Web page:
Stay in touch with the most passionate Fantasy staff in the business by following us on Twitter @CBSFantasyBB or Al Melchior at @almelccbs . You can also send us an email us at fantasybaseball@cbsinteractive.com .

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Player News
Angels' Johnny Giavotella hits walk-off double Wednesday
by Sean d'Oliveira | CBSSports.com
(1:34 am ET) Angels second baseman Johnny Giavotella drove in the winning run during Wednesday's 4-3 win over the Mariners.

With the game tied at 3-3 in bottom of the ninth inning, Giavotella hit a double to drive in Erick Aybar for the game-winning run. The double was Giavotella's only hit in four at-bats during the game. He has now hit safely in three-consecutive games.


Angels' Mike Trout smacks seventh home run of season Wednesday
by Sean d'Oliveira | CBSSports.com
(1:30 am ET) Angels outfielder Mike Trout connected on his seventh home run of the season to help lead the Angels to a 4-3 win over the Mariners on Wednesday.

The two-run home run occurred in the third inning and was hit off Mariners starter Roenis Elias. It was Trout's lone hit in four at-bats during the game. Trout is now hitting .300 on the season


Mariners P Roenis Elias receives no-decision during Wednesday's game
by Sean d'Oliveira | CBSSports.com
(1:08 am ET) Despite a solid seven innings of work, Mariners pitcher Roenis Elias was not able to earn a win during Wednesday's 4-3 loss to the Angels.

Elias surrendered three runs on six hits over seven innings. He also struck out five and walked one. His biggest mistake came in the third inning when he gave up a two-run home run to Mike Trout and he received a no-decision for his effort.

Elias is now 0-1 with a 3.86 ERA on the season. It was his third-consecutive start allowing three runs or less.

His next expected start is scheduled for Wednesday against the Padres.


Angels P C.J. Wilson earns quality start in Wednesday's game
by Sean d'Oliveira | CBSSports.com
(12:59 am ET) Angels pitcher C.J. Wilson failed to earn a win during Wednesday's 4-3 victory over the Mariners, but he did receive a quality start for his effort.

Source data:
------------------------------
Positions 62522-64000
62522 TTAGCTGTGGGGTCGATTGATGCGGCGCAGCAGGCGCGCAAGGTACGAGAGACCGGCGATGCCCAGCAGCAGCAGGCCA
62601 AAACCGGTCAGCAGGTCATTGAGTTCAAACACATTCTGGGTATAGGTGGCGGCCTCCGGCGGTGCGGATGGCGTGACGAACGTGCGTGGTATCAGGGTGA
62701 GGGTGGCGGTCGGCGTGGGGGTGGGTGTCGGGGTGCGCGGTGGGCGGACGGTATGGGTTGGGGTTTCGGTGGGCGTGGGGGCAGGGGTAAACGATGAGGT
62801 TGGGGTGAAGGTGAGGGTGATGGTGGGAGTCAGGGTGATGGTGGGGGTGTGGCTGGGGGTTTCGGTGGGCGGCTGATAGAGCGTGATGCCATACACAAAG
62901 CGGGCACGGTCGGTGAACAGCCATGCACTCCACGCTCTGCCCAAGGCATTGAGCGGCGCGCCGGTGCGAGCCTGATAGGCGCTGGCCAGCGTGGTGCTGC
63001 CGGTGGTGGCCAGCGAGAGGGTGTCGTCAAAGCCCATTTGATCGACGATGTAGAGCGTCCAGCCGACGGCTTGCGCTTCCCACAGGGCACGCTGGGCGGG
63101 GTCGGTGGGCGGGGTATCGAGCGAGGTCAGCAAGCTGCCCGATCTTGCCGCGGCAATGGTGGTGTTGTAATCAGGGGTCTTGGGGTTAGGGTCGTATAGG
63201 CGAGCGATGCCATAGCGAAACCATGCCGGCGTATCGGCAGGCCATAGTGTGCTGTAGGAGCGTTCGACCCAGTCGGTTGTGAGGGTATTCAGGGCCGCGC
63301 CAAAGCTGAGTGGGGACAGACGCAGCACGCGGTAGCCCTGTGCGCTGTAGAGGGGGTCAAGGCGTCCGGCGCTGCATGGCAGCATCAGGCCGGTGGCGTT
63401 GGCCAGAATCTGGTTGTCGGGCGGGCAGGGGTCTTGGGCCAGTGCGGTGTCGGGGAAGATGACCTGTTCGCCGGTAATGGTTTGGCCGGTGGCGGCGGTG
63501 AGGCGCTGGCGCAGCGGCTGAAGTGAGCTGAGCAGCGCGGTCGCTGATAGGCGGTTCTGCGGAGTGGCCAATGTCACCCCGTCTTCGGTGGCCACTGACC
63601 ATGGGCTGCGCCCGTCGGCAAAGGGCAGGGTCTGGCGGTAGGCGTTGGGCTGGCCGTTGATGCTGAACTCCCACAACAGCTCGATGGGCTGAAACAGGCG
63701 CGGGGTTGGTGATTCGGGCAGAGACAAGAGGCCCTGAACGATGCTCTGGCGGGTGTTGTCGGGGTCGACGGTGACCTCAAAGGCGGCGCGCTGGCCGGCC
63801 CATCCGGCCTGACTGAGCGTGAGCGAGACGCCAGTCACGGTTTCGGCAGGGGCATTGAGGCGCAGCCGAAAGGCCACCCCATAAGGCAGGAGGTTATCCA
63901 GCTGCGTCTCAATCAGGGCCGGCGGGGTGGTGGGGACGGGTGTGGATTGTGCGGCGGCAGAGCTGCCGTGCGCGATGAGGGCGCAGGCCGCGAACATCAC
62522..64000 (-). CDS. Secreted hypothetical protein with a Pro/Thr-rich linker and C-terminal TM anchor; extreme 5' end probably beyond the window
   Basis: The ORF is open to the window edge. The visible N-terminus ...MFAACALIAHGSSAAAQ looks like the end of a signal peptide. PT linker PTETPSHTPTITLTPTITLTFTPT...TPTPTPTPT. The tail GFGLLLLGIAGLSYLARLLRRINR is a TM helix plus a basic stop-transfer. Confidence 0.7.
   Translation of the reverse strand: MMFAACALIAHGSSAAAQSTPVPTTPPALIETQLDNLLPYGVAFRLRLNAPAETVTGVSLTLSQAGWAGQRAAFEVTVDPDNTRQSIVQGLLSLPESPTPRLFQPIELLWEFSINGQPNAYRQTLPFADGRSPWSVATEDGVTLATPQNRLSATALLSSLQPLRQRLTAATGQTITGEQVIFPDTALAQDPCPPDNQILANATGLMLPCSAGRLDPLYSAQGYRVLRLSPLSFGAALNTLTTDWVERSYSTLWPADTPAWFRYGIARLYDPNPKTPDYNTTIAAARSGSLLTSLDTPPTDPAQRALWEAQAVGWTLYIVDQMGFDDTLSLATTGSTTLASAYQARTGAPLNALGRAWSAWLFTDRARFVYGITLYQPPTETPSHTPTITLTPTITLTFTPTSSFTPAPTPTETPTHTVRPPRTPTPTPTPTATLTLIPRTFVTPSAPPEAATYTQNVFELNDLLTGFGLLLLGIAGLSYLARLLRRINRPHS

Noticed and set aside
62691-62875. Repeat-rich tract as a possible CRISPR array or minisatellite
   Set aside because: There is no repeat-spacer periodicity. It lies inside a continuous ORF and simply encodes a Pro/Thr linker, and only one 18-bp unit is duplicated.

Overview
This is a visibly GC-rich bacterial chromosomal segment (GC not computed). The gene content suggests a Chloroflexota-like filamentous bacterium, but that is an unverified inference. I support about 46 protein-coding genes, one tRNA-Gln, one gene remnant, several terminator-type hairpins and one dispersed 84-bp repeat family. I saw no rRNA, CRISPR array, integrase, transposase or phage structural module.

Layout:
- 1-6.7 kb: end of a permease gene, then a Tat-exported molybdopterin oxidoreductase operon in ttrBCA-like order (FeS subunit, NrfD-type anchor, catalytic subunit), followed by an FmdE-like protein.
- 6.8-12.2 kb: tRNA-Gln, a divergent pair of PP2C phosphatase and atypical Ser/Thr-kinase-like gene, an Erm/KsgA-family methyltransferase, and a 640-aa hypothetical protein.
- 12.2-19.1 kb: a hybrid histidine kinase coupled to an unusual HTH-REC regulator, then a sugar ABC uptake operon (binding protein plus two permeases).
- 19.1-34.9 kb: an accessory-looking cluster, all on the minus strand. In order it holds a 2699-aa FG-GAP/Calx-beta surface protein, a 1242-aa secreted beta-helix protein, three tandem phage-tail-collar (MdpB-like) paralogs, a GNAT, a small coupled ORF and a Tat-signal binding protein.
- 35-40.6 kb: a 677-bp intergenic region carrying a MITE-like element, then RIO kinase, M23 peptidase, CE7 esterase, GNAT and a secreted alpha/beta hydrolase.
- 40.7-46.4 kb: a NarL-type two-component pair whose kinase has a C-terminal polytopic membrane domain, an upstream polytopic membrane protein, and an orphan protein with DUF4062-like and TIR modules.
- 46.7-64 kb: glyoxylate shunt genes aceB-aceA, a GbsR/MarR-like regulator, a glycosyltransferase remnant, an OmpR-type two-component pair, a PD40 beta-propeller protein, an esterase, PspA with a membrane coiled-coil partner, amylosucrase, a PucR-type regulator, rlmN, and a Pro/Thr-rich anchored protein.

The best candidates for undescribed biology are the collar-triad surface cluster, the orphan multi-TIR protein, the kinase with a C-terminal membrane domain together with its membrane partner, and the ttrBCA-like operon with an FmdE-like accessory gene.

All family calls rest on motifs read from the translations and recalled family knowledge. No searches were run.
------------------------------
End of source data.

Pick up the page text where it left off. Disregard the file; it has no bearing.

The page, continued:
Street tossed seven solid innings of work after giving up two runs on seven hits. He also struck out four batters and walked none. His lone mistake was a two-run home run to Kyle Seager in the fourth inning. He lowered his ERA to 2.70.

Wilson was in line for the win during the game, but closer Huston Street was not able to close the game in the ninth. The Angels won the game on a walk-off double from Johnny Giavotella.

Wilson's next expected start is scheduled for Tuesday against the Rockies.


Angels P Huston Street blows first game of season Wednesday
by Sean d'Oliveira | CBSSports.com
(12:51 am ET) Angels pitcher Huston Street was unable to convert his 10th save of the season during Wednesday's 4-3 win over the Mariners.

Street entered the ninth inning with a one-run lead, but he surrendered two hits to open the inning, which led to Dustin Ackley driving in the tying run on a sacrifice fly. It was his first blown save of the season in 10 opportunities. 

Despite blowing the save, Street picked up the win when the Angels won the game in the bottom of the ninth inning. Street is now 2-0 with a 1.64 ERA on the season.


Royals DH Kendrys Morales homers in loss to Indians
by Jason Butt | CBSSports.com
(12:50 am ET) Royals designated hitter Kendrys Morales hit his fourth home run of the season in Wednesday night's 10-3 loss to the Indians. 

Morales homered in the bottom of the fourth inning, which also brought home Lorenzo Cain. The homer didn't matter much as the Indians blew out the Royals in the end. Morales finished the game 1 of 3 and struck out in two other at-bats. He also drew a walk. 

He's now hitting .306/.364/.486 for the season. 


Indians' Brandon Moss hits fifth home run in win over Royals
by Jason Butt | CBSSports.com
(12:46 am ET) Indians outfielder Brandon Moss hit his fifth home run of the season in the ninth inning of Wednesday night's 10-3 win over the Royals. 

Moss took a 2-1 pitch to deep right field for the solo homer. He finished the game 2 of 5 with three RBI. The other two RBI he recorded came on a double to right field in the seventh inning. 

Moss is now hitting .241/.298/.506 this season. 


Indians rough up Royals P Danny Duffy in first inning
by Jason Butt | CBSSports.com
(12:42 am ET) Royals pitcher Danny Duffy had a disastrous start in Wednesday night's 10-3 loss to the Indians. 

Duffy only lasted one inning and allowed four earned runs on six hits. He didn't record any strikeouts and didn't walk anyone. This is his first loss of the season as he's now 2-1. Duffy's ERA is 3.86. 

Duffy's next start is projected for May 11 against the Rangers. 


Indians P Carlos Carrasco strikes out 6 against Royals
by Jason Butt | CBSSports.com
(12:39 am ET) Indians pitcher Carlos Carrasco struck out six batters during Wednesday night's 10-3 win over the Royals. 

Carrasco went seven innings and allowed three earned runs. Carrasco threw 98 pitches, gave up five hits and walked two batters. He improved to 4-2 and now has an ERA of 4.71 this season. 

Carrasco's next start is projected for May 12 against the Cardinals. 


White Sox OF Conor Gillaspie hits first homer of season
by Jason Butt | CBSSports.com
(12:28 am ET) White Sox infielder Conor Gillaspie hit his first home run of the season in Wednesday night's 7-6 win over the Tigers. 

Gillaspie hit a solo shot to right field on a 2-0 pitch in the second inning. He finished the game 1 for 3 and is now hitting a slash line of .242/.288/.419.